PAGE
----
Tag: technology

Apple’s celebrity worship mangles their “Time to Walk” Fitness+ feature

The Apple Watch can be a great motivator for fitness. Closing rings and the hourly stand reminders can be just enough to nudge you into getting off of your ass once in a while, and that’s great. Since watchOS 4, there’s even been an end-of-day reminder to close your rings if you haven’t already:

If needed, toward the end of the day, they’ll be told exactly how long they should walk to close their Activity Rings before the day is over.

This notification will say something like, “You’re so close to closing your Move ring. A brisk, 11-minute walk should do it.” (Often, to many people’s chagrin, this will happen at 10:45 PM while it’s raining outside.)

What’s nice about this is that walking doesn’t seem as miserable as maintaining a 160 BPM heart rate while a Peloton trainer screams at you. It’s inviting! Why not take a walk around the block? The habit of daily walking is probably easier and more beneficial for most people than doing 20 minutes on a treadmill once a month.

I was excited when the reports of Apple Watch’s upcoming “Time to Walk” Fitness+ feature started circulating, and that they’d feature audio content. Cool! I need an excuse to listen to more podcasts anyway.

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How we could get FaceTime on our TVs

I’m envious of the technology in Facebook’s Portal; I walked past a demo unit at a Best Buy last year and was so delighted to see the camera follow me wherever I walked. It may have zoomed as well? I don’t remember, but it’s a far cry from the experience on the Amazon Echo Show I was gifted earlier this year, which is angled upward by default and therefore perpetually propped up on a coaster and whose use usually involves crouching and contorting my whole body uncomfortably for 15 minutes while video chatting.

I don’t want to invite Facebook into my life any more than it already is, or require my friends and family to invite it into theirs (for hundreds of dollars) so we can video chat more comfortably. On the other hand, most people I know already own some Apple product that is capable of FaceTime, making it our go-to video chat software during the pandemic.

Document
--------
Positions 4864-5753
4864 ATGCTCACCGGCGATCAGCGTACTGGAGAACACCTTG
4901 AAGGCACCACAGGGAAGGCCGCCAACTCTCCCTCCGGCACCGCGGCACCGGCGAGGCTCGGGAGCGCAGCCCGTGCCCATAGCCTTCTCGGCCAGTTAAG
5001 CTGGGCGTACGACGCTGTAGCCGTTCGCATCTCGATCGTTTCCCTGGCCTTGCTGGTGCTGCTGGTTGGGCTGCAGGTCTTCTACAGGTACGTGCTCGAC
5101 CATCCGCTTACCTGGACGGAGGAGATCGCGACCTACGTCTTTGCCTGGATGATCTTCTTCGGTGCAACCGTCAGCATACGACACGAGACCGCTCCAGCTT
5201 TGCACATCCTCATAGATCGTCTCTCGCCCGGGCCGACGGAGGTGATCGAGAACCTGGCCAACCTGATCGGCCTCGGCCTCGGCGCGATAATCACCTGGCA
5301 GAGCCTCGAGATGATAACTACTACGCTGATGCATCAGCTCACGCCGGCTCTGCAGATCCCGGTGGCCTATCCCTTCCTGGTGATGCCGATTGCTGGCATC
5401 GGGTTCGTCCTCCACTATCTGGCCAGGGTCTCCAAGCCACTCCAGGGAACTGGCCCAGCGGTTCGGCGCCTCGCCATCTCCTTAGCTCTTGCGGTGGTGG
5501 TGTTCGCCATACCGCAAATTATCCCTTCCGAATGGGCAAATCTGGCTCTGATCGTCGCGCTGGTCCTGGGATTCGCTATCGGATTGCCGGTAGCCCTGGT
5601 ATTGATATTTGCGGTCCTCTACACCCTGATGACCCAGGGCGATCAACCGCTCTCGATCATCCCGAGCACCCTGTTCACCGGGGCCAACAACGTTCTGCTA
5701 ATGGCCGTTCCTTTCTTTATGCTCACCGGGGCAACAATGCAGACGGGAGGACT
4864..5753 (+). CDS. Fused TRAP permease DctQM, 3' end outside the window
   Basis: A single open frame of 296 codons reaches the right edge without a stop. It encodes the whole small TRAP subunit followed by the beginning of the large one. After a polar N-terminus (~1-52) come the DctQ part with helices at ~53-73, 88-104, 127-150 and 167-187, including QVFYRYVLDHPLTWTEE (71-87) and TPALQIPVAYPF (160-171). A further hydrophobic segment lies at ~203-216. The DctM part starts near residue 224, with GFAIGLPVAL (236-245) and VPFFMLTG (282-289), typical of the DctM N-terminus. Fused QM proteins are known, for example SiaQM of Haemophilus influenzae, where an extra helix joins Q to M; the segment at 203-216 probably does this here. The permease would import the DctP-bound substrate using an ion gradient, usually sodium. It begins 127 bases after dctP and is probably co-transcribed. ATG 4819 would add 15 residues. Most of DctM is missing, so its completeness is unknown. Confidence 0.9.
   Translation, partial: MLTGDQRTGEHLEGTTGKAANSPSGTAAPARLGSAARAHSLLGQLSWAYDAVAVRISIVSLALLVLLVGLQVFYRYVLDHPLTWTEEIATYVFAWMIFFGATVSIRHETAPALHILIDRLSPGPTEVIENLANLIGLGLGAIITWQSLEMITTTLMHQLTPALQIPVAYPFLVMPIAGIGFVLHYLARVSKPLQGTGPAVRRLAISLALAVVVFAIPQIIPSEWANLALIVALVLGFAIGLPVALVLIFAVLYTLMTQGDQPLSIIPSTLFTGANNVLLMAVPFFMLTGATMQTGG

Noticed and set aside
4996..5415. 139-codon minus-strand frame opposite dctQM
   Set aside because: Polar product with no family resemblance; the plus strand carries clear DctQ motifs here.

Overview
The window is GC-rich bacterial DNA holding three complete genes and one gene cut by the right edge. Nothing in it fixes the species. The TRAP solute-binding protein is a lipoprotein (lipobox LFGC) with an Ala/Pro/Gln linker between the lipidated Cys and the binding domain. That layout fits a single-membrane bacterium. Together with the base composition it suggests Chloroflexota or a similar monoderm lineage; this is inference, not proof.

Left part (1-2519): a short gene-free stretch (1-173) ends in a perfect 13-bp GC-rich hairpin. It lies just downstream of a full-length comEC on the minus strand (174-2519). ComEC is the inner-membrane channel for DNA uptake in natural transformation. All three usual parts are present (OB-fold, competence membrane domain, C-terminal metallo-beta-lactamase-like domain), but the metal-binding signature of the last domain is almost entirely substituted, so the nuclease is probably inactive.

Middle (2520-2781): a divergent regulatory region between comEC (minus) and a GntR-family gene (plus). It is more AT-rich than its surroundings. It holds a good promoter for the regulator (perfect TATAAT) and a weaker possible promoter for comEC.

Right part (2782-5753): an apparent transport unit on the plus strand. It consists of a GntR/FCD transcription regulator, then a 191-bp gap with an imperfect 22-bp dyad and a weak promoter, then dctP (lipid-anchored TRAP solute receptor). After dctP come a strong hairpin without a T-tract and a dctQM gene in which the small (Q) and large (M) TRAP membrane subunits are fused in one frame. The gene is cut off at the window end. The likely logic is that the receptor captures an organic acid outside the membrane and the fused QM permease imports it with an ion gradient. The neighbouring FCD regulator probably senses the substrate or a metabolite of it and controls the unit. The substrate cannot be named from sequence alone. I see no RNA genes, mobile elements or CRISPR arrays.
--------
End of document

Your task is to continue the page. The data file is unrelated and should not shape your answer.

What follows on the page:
I’m lucky enough to have a gooseneck phone mount, which, when clipped to the coffee table, makes these FaceTime sessions at least somewhat more comfortable, but the size of the screen and speakers leaves a lot to be desired.

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People expect technology to suck

A few jobs ago, I was helping someone with a small tech issue, standing over their shoulder at their computer. The screen was unbelievably dark; I’m not exaggerating when I say it looked to be near 0% brightness.

For all I knew, this person had some vision sensitivity or just a basic personal preference that caused them to set it like this, but just in case, I cautiously asked, “By the way, I noticed your screen seems dark; do you prefer it like that, or would you like it to be brighter?”

I guess it is kind of dark,” they said. I tried some of the buttons on the side of the monitor and found that it had been set to like 5 or 10% brightness. I turned it up to 50% or whatever and they were shocked at how much more easily they were able to see things on it.

It had just never occurred to them that it could be better.

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